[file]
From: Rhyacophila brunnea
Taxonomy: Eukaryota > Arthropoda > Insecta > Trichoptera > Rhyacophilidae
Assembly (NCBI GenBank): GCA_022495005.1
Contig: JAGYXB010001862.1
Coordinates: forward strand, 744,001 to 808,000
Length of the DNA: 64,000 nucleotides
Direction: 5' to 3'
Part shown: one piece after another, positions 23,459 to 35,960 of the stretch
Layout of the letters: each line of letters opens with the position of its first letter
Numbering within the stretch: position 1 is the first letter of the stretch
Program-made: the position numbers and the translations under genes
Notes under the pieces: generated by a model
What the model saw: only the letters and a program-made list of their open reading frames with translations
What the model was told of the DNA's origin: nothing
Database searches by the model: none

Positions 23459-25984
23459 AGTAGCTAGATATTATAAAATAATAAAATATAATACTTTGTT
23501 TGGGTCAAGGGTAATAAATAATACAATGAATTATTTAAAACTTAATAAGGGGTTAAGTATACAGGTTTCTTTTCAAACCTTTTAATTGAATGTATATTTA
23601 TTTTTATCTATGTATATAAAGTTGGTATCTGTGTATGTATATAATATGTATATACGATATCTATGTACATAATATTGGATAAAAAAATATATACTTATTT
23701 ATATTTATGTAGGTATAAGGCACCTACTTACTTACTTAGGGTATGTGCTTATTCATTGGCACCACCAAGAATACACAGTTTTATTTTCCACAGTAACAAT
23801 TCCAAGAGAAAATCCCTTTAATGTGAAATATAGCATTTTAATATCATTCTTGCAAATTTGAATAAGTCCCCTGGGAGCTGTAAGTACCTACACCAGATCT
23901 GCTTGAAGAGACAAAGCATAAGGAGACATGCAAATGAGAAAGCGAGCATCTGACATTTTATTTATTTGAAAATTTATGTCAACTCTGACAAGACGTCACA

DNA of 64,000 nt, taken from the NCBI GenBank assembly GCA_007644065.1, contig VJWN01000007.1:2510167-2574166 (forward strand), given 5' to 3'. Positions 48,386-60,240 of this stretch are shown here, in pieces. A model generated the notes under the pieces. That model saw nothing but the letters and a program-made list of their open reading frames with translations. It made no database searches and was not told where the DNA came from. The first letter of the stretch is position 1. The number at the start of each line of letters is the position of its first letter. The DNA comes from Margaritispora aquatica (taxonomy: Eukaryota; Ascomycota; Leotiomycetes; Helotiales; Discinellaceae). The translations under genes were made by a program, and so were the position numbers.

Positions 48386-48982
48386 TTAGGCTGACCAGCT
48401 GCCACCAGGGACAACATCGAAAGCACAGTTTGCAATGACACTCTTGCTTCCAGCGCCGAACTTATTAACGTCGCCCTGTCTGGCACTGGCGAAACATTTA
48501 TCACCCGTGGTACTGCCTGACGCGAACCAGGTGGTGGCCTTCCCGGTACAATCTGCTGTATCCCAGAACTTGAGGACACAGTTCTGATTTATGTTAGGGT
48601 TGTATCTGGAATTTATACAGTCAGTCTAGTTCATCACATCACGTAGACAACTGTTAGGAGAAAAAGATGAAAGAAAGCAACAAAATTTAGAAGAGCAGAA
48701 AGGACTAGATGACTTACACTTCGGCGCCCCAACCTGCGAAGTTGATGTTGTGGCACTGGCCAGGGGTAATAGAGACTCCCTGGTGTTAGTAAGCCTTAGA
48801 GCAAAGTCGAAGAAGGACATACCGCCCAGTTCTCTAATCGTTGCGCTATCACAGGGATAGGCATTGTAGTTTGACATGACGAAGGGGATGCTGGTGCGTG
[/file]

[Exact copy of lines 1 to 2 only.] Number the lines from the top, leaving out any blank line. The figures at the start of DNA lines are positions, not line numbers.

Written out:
From: Rhyacophila brunnea
Taxonomy: Eukaryota > Arthropoda > Insecta > Trichoptera > Rhyacophilidae